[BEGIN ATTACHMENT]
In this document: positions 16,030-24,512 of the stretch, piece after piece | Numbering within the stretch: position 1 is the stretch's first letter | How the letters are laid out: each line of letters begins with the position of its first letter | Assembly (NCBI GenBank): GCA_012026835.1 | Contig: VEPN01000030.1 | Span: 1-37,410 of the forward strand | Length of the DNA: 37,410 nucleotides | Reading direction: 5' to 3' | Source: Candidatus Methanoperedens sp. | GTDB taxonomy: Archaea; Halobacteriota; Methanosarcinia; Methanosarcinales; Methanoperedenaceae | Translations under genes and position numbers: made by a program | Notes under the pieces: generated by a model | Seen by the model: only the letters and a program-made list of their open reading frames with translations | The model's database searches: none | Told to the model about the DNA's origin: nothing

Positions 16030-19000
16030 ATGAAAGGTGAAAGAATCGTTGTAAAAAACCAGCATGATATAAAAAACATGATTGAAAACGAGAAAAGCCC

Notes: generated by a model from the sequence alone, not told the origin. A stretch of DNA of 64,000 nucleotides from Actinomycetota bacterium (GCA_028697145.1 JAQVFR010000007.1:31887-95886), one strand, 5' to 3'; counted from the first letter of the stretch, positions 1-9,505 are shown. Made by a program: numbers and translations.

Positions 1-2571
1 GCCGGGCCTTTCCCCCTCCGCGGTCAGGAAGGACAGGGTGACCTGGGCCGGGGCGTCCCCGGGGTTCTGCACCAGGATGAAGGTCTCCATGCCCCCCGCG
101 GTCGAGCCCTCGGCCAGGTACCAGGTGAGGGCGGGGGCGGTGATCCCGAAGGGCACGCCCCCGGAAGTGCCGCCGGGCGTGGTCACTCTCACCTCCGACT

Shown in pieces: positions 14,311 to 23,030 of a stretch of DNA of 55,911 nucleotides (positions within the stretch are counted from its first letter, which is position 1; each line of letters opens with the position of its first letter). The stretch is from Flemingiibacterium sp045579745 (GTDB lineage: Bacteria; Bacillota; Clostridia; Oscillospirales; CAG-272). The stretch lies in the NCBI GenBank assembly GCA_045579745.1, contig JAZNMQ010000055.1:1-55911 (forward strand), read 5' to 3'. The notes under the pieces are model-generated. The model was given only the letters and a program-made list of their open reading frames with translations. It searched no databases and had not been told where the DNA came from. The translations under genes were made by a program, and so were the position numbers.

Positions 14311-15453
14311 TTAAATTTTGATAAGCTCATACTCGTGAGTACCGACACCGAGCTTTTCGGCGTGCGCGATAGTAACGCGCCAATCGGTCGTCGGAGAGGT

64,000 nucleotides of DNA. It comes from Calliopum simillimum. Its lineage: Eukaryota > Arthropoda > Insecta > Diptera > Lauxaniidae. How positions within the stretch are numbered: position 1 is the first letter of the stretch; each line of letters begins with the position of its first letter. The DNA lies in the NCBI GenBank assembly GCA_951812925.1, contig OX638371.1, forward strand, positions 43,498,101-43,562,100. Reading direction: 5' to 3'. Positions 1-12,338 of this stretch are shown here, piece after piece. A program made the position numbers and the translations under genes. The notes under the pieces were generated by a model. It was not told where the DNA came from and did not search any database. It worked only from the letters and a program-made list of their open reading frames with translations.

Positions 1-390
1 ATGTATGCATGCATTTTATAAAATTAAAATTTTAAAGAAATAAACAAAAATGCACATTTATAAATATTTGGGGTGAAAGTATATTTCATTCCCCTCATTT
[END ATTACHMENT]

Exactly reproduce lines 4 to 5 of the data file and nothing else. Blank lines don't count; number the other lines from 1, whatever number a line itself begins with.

Notes: generated by a model from the sequence alone, not told the origin. A stretch of DNA of 64,000 nucleotides from Actinomycetota bacterium (GCA_028697145.1 JAQVFR010000007.1:31887-95886), one strand, 5' to 3'; counted from the first letter of the stretch, positions 1-9,505 are shown. Made by a program: numbers and translations.

Positions 1-2571